2. Second view will be used to show the output (either failure or success)

4.1 Creating a view to request for a “Hello World!” message

This view will show a page which will ask the user to press a button to perform a request. Here are some points to note:

Follow these steps to make the request view..

  1. Go to \application\views\1_hello_world\ and create a file called “request_a_helloworld_message.php”.
  2. Add the following code to it.
    defined('BASEPATH') OR exit('No direct script access allowed');
         echo $buttonText;
         echo $pageTitle;
         echo $heading;
    <form action="<?php echo base_url();?>1_hello_world/helloworld/requestModel" method="post">
    <?php echo $button_info; ?>
    <input type="submit" value="<?php echo $buttonText; ?>" />

4.2 Creating a view to show result

Upon completion of the request, an output message will be generated. This could contain either the “Hello World!” or an error message informing us about the failure to find the “Hello World!” message in database table.

    1. Go to \application\views\1_hello_world\ and create a file called “resultDisplay.php”.
    2. Add the following code to it
      <?php defined('BASEPATH') OR exit('No direct script access allowed'); ?>
            echo pageTitle;
            foreach ($modelData as $row) { 
                  echo $row--->message;
      <form action="&lt;?php echo base_url();?&gt;1_hello_world/helloworld/" method="post">
      	<input type="submit" value="<?php echo $buttonText; ?>" />
      			<td><?php echo $button_info; ?></td>


Creating the Controller

Now comes the really interesting component of CodeIgniter. The Controller! The controller will allow us to perform the following functions of the Hello World! tutorial application.

    1. Load the database to be used by the Model.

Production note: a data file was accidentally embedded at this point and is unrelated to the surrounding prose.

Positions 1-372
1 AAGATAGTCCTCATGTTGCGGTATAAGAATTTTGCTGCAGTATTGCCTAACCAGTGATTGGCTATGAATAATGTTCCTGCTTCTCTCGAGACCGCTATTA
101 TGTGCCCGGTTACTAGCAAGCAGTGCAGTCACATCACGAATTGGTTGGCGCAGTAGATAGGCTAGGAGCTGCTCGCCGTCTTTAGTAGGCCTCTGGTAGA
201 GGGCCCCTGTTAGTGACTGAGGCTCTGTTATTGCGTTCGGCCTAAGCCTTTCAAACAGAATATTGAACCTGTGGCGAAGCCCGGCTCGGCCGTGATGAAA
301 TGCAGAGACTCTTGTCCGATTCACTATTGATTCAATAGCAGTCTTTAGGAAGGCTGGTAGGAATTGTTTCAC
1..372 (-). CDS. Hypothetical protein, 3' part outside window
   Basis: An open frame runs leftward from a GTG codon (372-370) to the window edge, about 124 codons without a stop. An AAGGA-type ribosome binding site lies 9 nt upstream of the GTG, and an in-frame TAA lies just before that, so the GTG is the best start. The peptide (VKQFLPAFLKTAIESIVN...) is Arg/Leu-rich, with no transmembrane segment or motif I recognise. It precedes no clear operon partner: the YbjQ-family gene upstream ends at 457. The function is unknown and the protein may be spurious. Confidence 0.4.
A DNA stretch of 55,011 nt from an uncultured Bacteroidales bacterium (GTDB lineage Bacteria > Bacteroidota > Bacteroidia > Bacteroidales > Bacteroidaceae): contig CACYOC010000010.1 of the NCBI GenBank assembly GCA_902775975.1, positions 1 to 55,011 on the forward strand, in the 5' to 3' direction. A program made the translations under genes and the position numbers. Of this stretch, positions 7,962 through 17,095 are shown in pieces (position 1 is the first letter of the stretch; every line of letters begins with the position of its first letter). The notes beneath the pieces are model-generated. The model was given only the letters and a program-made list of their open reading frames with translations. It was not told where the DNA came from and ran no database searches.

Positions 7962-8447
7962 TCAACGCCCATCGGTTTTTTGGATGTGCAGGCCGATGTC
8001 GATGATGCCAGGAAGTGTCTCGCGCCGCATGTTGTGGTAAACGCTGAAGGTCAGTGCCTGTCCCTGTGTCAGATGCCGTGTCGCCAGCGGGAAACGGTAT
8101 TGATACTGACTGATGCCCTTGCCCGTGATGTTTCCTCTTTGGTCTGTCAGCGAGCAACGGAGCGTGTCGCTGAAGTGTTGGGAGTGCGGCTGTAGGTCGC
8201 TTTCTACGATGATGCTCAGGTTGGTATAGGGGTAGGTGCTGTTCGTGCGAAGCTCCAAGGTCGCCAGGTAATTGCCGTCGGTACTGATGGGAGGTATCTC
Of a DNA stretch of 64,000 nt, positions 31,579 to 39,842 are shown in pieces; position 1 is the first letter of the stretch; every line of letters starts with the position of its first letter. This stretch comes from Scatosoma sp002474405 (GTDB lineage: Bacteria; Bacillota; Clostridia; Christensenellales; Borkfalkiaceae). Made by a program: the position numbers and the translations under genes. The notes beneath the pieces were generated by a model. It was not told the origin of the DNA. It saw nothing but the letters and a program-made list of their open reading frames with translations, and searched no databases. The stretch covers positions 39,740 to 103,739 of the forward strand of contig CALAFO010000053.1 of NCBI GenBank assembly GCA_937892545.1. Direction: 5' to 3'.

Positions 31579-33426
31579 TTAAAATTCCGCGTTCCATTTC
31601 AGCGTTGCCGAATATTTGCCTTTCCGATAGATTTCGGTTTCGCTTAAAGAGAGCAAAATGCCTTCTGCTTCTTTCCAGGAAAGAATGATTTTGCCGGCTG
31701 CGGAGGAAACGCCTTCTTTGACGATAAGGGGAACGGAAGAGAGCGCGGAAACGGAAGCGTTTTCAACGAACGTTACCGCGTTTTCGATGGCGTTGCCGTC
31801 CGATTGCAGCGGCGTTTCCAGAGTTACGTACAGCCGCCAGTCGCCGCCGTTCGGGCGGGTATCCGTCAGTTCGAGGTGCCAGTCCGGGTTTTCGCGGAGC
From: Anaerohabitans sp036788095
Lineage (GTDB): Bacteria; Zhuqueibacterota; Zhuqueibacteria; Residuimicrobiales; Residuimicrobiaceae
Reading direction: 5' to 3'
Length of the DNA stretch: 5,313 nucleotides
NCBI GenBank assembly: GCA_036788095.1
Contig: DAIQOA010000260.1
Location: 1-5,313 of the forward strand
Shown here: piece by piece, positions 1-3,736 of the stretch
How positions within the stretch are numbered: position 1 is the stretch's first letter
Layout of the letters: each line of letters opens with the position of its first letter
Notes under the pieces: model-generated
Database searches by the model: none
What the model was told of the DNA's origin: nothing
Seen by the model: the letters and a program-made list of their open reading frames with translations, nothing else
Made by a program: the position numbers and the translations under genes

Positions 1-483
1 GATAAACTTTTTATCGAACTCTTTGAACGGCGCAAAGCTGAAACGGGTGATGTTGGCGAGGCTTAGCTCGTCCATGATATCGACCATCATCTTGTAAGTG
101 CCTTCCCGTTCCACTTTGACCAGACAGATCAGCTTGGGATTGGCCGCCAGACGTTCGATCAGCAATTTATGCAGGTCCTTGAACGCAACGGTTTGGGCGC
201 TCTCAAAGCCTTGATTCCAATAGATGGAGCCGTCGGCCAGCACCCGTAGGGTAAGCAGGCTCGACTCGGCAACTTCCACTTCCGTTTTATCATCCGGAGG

2. Allow switching between two views with a button.
    3. Send data from controller and model to the view.
    4. Loading views.
    5. Calling model functions and passing its result into the view.

Now, lets first understand how I used the controller in this tutorial.

Understanding the Controller

In my controller. I have two functions which are,

    1. index() function which by default loads a request view.
    2. requestModel() function which is called by clicking a button in the “request_a_helloworld_message.php”  view.



In this function, I am simply loading a view and passing data to it. The data is passed as an array like this,

$data['pageTitle'] = "Codeonion Tutorials!";
$data['heading'] = "Welcome to Hello World! Request page!";
$data['button_info'] = "Press the button to see the message from model.";
$data['buttonText'] = "Submit a Request to model";

The reason I have done it is to show you how it is possible to control the data you wish to show in view from the controller, instead of actually typing it into the view as simple HTML.

When loading views, it is possible to pass data to it. You can even load entire views into variables and pass them into the view.

$this->load->view('1_hello_world/request_a_helloworld_message', $data);



In this function, I am calling a model function and basically passing its result into the view.

I am calling a model and giving it a name of “helloworldmodel” like this,

$this->load->model('1_hello_world/Helloworld_model', 'helloworldmodel');

Afterwards, I have called a model function called “return_helloworld_message()” and stored its output in “$data[‘modelData’]” like this,

$data['modelData'] = $this->helloworldmodel->return_helloworld_message();

Finally, as before, I have loaded a view to show results and passed data to it like this.

$this->load->view('1_hello_world/resultDisplay', $data);


5. Creating the controller

Now, we will finally create a controller and put the code in it.

  1. Go to \application\controllers\1_hello_world\ and create a Helloworld.php” and make sure that the file name starts with a capital letter
  2. Copy the following code into the Helloworld.php controller.
    defined('BASEPATH') OR exit('No direct script access allowed');
    class Helloworld extends CI_Controller {
    	public function __construct()
                // Helpers and libraries called in constructor will be available
                // in every function of this Helloworld controller class
    	public function index(){
    		// General strings stored in $data array
    		// These are to be displayed in the "request_a_helloworld_message" view
    		$data['pageTitle'] = "Codeonion Tutorials!";
    		$data['heading'] = "Welcome to Hello World! Request page!";
    		$data['button_info'] = "Press the button to see the message from model.";
    		$data['buttonText'] = "Submit a Request to model";